Retro Marvel TV
Generation X Is X-Men Worst Class

Bob Chipman | 6 Aug 2014 12:00
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Fox's first attempt at bringing the X-Men to live action was less than a resounding success.

No matter how often it's repeated, it never really seems to "stick" in either the public or even devout comic-reading fandom: X-Men, in its original "school for gifted youngsters"/60s Civil Rights metaphor incarnation, was one of the rare failures of Marvel Comics' otherwise fruitful early years. It wasn't until the series was rebooted in the 70s, and even that version -- originally launched as a "rainbow coalition" of international mutant heroes -- took a lot of refining to become the pop-culture juggern-er... "great big thing" that eventually conquered the Marvel Universe, TV animation, and movie screens.

Not that the original was necessarily a "bad" comic, of course. Just one that had difficulty finding a coherent tone or locking down an audience. If you ask me, the problem was that the tone and audience it was otherwise tailor-made to hit was almost impossible to render in comics of the 60s and not reading comics of the 60s, respectively. While Marvel had successfully mined "superhero team as nuclear family" with the Fantastic Four and "superhero as sad-sack teenaged nerd" with Spider-Man, The X-Men's basic dynamic (teenagers with special powers that manifest at adolescence living in a boarding-school environment) needed things that studiously-clean comics of the era wasn't prepared to provide: Puberty. Hormones. Lust.

Sex, in other words.

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Seriously. Go read the 70s/80s Chris Claremont X-Men that formed the backbone of what became the most obscenely bloated "bubble franchise" of the Marvel Universe. Sure, he did a lot of things right in terms of characters, worldbuilding, mythology and "big idea" action; but the magic-trick at the center of Claremont's now-legendary run is an understanding that a story about misfit teenagers "coming of age" needed more emphasis (or as much as you could get in an all-ages comic) on, well... the "coming" part, to put it bluntly. In their prime years, these "All-New" X-Men traveled through time and into outer-space, but their relationship dynamics were decidedly down to Earth: Love triangles, sexual frustration, body-image issues, romantic angst, obsessions, stalking and even outright abuse were all accounted for; along with Claremont's seeming inability at writing a relationship (friendly or antagonistic) between two or more women without barely-veiled lesbian subtext rivaled only by every anime ever.

(And lest you think I'm exaggerating just how kinky this series got: In the original comics the Dark Phoenix saga involved the Hellfire Club brainwashing Jean by allowing her to see the world in terms of her own darkest fantasies. One such fantasy, apparently? Being an a plantation mistress in the antebellum American South and taking the lash to her slave, Storm. Gee, how'd THAT get left out of the movies?)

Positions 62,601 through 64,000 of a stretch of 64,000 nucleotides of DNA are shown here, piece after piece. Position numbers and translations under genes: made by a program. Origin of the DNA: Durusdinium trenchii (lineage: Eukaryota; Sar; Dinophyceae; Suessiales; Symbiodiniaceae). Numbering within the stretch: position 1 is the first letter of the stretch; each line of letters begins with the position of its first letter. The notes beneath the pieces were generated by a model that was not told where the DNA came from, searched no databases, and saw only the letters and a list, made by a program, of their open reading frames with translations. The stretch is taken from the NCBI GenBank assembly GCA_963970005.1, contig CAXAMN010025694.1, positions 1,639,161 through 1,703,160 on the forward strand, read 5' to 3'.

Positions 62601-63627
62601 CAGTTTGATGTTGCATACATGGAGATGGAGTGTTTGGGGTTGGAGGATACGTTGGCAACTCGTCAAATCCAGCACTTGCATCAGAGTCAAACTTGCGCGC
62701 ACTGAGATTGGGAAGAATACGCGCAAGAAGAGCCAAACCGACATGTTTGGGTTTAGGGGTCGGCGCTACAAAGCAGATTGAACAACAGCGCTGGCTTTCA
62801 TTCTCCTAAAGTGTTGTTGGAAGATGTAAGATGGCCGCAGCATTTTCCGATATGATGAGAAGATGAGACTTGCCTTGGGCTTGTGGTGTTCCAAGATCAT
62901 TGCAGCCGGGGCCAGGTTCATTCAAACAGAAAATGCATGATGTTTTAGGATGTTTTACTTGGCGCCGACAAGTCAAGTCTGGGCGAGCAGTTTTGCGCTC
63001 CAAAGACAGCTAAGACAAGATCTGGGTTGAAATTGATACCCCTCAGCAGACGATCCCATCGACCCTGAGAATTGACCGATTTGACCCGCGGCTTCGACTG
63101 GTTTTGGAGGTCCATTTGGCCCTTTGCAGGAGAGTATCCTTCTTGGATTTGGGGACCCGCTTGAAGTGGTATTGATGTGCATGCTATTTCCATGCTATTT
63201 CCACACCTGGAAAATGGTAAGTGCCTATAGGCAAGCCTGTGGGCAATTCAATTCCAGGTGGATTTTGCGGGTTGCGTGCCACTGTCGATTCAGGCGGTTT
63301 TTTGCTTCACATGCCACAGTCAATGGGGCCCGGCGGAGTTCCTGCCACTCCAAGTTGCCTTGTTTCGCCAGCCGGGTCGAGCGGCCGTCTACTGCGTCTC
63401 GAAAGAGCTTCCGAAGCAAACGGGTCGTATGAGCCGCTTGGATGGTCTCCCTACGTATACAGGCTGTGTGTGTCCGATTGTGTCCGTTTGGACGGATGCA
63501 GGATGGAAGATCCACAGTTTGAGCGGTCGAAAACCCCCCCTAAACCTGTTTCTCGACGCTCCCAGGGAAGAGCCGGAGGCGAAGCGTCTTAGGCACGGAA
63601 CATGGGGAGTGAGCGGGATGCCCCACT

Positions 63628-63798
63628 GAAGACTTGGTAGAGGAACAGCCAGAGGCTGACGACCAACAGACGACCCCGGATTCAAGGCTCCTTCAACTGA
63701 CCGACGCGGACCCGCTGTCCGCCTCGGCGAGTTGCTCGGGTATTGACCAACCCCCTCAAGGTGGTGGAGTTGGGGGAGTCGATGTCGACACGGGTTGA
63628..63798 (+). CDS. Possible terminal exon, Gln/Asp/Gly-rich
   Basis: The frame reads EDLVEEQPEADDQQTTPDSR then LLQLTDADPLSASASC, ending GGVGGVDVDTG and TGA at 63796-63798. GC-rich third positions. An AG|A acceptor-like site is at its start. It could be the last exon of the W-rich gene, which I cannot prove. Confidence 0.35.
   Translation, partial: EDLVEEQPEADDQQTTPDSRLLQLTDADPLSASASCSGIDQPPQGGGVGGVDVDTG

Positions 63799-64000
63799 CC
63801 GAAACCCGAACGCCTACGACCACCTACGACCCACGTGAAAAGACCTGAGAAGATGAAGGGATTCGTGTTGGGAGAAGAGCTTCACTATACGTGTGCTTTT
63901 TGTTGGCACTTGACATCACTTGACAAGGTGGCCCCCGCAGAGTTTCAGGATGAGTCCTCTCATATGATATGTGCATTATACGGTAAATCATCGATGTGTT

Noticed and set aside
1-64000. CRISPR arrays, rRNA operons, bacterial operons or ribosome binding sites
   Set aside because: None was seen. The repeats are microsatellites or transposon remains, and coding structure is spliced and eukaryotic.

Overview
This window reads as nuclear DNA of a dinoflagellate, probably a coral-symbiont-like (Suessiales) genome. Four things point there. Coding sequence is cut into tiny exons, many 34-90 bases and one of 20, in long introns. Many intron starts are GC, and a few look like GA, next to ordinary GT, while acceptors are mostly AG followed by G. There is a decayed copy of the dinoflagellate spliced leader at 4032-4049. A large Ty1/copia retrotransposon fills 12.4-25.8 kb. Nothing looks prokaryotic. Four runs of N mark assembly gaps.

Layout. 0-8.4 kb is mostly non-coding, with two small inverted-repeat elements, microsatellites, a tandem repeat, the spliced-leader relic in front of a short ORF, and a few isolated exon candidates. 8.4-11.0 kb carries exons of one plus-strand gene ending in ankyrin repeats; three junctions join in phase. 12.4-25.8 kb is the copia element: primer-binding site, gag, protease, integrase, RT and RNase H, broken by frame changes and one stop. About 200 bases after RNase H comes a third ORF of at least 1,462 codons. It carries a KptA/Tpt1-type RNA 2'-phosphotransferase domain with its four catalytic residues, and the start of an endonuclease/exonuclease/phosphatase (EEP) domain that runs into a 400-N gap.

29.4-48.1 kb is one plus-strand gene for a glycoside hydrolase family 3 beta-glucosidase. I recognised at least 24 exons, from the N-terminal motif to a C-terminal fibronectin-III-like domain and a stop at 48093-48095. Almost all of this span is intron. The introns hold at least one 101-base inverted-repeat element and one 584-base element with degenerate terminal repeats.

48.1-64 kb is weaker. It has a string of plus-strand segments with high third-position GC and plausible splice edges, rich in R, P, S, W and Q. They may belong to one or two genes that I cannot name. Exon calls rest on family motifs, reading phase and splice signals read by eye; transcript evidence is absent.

Trouble with that? Teenagers grow up. Even in fiction, audiences can only tolerate Cyclops and Wolverine coming to blows over Jean Grey so many times before everyone is expected to mature and move on. "Age" is sort of a nebulous concept in Marvel Time, but the core X-Men gradually got more "adult" in attitude and overall design. That, plus the plots getting into bigger and bigger global-conflict territory, soon left the books far removed from the "teens in school" foundation and Marvel without a set of characters aimed squarely at the teen demographic.

The solution? Make new teams of young Mutants, send them to school and make comics about them. First came the New Mutants, then came their "EXTREME!!!" 90s alternates, Generation X, so named because there was no way in HELL Marvel was going to leave that sweet "Whoa! The nickname for this entire generation of prospective readers sounds like something from our X-Men books!" money on the table.

And in 1996 -- near the high-point of the X-Men franchise's initial popularity (and the beginning of its low-point in actual quality) with multiple runs of comics selling like hotcakes, rock bands writing songs about Wolverine and an animated series racking up ratings on Saturday mornings -- a made-for-Fox-TV adaptation of Generation X meant as a pilot for an ongoing series became the first live-action X-Men movie, ever.

It is a terrible, terrible thing to behold.

The setup of the Generation X comic was pretty basic: A reformed Emma Frost and an older/wiser Banshee running an expansion of the Xavier School in Western Massachusetts, overseeing a group of students with a rowdier, more cynical disposition than previous X-teams. The movie ports this setup over fairly faithfully, with the main change being that action takes place at the actual Xavier School (amusingly, they used Hatley Castle, which also "plays" the Xavier School in the movies) some time after Chuck n' The Gang have... well, it's actually never specified why the X-Men aren't around: they just aren't. One imagines the intent might have been to leave the door open to "event" cameos by versions of the more well-known characters had the movie done its job and launched a series.

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